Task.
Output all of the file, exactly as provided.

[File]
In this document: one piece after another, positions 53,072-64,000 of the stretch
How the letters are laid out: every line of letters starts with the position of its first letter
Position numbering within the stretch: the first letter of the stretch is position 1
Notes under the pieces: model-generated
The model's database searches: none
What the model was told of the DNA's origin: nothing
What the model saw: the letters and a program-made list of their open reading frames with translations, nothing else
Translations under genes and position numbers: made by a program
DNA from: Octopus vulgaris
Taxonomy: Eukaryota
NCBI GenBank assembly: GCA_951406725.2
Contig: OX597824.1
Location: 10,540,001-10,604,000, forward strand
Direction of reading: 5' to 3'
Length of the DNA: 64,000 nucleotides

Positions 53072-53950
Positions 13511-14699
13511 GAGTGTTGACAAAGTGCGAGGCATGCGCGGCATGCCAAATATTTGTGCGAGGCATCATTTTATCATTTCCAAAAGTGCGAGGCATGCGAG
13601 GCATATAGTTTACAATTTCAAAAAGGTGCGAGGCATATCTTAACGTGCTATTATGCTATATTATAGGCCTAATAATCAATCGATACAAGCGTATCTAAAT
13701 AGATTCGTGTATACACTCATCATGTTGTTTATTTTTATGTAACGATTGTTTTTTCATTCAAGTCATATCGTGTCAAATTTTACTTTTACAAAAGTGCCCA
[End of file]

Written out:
In this document: one piece after another, positions 53,072-64,000 of the stretch
How the letters are laid out: every line of letters starts with the position of its first letter
Position numbering within the stretch: the first letter of the stretch is position 1
Notes under the pieces: model-generated
The model's database searches: none
What the model was told of the DNA's origin: nothing
What the model saw: the letters and a program-made list of their open reading frames with translations, nothing else
Translations under genes and position numbers: made by a program
DNA from: Octopus vulgaris
Taxonomy: Eukaryota
NCBI GenBank assembly: GCA_951406725.2
Contig: OX597824.1
Location: 10,540,001-10,604,000, forward strand
Direction of reading: 5' to 3'
Length of the DNA: 64,000 nucleotides

Positions 53072-53950
Positions 13511-14699
13511 GAGTGTTGACAAAGTGCGAGGCATGCGCGGCATGCCAAATATTTGTGCGAGGCATCATTTTATCATTTCCAAAAGTGCGAGGCATGCGAG
13601 GCATATAGTTTACAATTTCAAAAAGGTGCGAGGCATATCTTAACGTGCTATTATGCTATATTATAGGCCTAATAATCAATCGATACAAGCGTATCTAAAT
13701 AGATTCGTGTATACACTCATCATGTTGTTTATTTTTATGTAACGATTGTTTTTTCATTCAAGTCATATCGTGTCAAATTTTACTTTTACAAAAGTGCCCA